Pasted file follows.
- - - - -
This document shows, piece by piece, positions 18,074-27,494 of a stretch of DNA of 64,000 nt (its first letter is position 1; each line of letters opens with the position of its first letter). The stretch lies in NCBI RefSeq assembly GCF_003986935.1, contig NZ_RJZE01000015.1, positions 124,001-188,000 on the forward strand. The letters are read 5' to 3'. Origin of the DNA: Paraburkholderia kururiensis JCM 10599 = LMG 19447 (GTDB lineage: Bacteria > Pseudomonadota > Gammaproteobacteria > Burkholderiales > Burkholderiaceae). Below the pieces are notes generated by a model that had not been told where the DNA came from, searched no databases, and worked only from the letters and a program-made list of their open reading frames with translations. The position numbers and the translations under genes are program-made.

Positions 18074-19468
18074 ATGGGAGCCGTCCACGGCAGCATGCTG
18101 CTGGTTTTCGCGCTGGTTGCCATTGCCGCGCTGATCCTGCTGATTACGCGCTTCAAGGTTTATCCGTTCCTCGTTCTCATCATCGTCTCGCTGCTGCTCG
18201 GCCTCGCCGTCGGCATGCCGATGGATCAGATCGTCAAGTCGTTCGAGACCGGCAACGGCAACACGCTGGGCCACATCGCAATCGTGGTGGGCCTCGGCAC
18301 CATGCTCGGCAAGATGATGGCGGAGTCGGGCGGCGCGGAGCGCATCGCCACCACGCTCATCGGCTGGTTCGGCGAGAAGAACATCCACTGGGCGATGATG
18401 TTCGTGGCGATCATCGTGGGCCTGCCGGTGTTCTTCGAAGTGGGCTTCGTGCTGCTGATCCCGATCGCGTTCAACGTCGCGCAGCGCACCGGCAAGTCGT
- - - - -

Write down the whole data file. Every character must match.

This document shows, piece by piece, positions 18,074-27,494 of a stretch of DNA of 64,000 nt (its first letter is position 1; each line of letters opens with the position of its first letter). The stretch lies in NCBI RefSeq assembly GCF_003986935.1, contig NZ_RJZE01000015.1, positions 124,001-188,000 on the forward strand. The letters are read 5' to 3'. Origin of the DNA: Paraburkholderia kururiensis JCM 10599 = LMG 19447 (GTDB lineage: Bacteria > Pseudomonadota > Gammaproteobacteria > Burkholderiales > Burkholderiaceae). Below the pieces are notes generated by a model that had not been told where the DNA came from, searched no databases, and worked only from the letters and a program-made list of their open reading frames with translations. The position numbers and the translations under genes are program-made.

Positions 18074-19468
18074 ATGGGAGCCGTCCACGGCAGCATGCTG
18101 CTGGTTTTCGCGCTGGTTGCCATTGCCGCGCTGATCCTGCTGATTACGCGCTTCAAGGTTTATCCGTTCCTCGTTCTCATCATCGTCTCGCTGCTGCTCG
18201 GCCTCGCCGTCGGCATGCCGATGGATCAGATCGTCAAGTCGTTCGAGACCGGCAACGGCAACACGCTGGGCCACATCGCAATCGTGGTGGGCCTCGGCAC
18301 CATGCTCGGCAAGATGATGGCGGAGTCGGGCGGCGCGGAGCGCATCGCCACCACGCTCATCGGCTGGTTCGGCGAGAAGAACATCCACTGGGCGATGATG
18401 TTCGTGGCGATCATCGTGGGCCTGCCGGTGTTCTTCGAAGTGGGCTTCGTGCTGCTGATCCCGATCGCGTTCAACGTCGCGCAGCGCACCGGCAAGTCGT